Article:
Working on it only as a “secret side project”, Dan Kaminsky came up with the idea for his DanKam following a conversation with a co-worker about the latest Star Trek movie.
According to his blog, after a colleague mentioned his colour blindness, the conversation went something like this; “What did you think about the green girl?” He responds, with shock: “There was a green girl??? I thought she was just tan!”
Dan went on to create an augmented reality app that would parse what was seen by your phone’s camera, and tweak the colour hues so that a specific types of colour-blindness are able to see the differences between colour.
The app comes with several configurable filters for images and video that will make specific colours more visible.
Uses of the app seems to be very widespread, according to the feedback registered on both the developers own site and reviews for the apps. Applications have included differentiating clothes in shops; aiding web designers in their colour choices, even making sure that comic artists are able to colour their characters correctly. One of the favourite uses we’ve heard is the ability to differentiate between green and red LED lights on gadgets and PCs.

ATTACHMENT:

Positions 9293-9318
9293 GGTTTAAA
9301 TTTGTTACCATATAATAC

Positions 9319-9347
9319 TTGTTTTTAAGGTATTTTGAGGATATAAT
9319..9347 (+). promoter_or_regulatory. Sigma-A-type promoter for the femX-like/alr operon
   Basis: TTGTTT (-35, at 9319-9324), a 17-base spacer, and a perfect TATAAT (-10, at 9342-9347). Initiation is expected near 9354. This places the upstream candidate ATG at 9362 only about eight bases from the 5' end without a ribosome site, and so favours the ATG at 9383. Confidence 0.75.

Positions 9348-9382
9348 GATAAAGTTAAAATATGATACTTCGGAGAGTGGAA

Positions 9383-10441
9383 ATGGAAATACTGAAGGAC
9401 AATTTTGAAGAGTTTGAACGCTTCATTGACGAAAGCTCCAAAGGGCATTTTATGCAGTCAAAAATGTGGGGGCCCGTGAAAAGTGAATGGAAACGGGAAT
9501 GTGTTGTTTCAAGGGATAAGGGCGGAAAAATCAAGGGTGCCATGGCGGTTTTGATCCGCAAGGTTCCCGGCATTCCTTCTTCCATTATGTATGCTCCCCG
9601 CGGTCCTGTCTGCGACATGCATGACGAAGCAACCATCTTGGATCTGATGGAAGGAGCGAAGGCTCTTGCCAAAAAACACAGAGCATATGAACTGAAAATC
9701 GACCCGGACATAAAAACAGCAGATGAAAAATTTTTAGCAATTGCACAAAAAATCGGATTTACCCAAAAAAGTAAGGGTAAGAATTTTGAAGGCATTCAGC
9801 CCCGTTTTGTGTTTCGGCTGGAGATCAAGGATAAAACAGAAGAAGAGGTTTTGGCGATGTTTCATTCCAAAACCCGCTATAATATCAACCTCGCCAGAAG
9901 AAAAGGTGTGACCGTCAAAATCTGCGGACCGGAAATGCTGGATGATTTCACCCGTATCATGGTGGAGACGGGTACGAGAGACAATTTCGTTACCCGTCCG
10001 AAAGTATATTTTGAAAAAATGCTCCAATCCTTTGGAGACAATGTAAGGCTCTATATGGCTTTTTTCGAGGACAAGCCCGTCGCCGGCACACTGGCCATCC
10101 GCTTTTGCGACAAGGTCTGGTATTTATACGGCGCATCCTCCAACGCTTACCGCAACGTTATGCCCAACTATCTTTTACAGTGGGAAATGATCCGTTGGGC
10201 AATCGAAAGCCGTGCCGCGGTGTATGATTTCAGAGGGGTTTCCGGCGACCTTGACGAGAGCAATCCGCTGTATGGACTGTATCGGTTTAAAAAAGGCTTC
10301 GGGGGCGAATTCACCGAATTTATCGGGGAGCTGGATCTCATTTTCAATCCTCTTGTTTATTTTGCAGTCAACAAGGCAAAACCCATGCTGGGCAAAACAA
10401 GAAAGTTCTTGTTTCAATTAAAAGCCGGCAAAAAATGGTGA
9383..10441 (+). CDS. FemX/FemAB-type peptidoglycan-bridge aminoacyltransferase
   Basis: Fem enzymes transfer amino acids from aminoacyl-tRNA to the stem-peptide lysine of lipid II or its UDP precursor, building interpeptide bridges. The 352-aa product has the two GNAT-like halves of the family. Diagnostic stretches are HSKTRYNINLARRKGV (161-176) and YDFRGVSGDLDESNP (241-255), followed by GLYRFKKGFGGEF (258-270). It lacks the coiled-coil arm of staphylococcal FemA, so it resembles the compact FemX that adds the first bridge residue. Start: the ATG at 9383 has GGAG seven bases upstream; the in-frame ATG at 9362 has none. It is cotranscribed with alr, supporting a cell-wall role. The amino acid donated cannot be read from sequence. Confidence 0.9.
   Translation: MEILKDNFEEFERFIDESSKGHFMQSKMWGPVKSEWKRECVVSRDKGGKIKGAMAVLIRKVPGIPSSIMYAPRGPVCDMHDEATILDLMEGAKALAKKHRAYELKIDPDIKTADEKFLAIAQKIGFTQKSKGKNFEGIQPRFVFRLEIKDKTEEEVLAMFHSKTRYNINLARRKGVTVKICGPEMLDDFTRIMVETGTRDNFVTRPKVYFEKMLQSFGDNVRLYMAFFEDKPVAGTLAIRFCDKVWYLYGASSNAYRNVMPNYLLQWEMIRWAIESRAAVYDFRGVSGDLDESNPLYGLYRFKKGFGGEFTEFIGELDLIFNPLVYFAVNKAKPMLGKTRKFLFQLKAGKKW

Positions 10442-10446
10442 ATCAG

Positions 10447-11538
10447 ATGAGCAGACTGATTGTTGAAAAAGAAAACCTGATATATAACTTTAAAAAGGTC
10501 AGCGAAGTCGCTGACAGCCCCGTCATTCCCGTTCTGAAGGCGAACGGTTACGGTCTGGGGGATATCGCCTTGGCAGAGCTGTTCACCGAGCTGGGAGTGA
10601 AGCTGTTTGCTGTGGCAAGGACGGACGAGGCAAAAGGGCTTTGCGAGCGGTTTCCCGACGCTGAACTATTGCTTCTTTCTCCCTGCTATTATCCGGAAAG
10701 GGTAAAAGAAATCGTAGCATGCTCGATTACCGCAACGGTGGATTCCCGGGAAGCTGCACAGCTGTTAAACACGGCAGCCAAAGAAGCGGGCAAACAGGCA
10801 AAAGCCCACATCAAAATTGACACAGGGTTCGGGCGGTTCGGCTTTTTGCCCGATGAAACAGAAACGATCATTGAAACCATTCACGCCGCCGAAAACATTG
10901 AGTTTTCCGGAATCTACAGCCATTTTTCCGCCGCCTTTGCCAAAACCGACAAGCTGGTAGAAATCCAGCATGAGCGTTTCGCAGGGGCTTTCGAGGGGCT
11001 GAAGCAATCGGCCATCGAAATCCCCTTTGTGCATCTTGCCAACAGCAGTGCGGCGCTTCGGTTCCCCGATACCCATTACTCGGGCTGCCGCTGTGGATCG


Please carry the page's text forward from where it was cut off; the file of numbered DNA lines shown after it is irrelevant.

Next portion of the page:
Trying it out on Ishihara test cards (those colour-blindness tests we had to look at in school) and you’ll notice it really works; raising the redness in vague brown shades, making those numbers stand out much more. For those with colour-blindness this far more pronounced, and they can now recognise the numbers.
The DanKam app is available on both iPhone and Android phones, which requires at least Eclair (2.1) to run.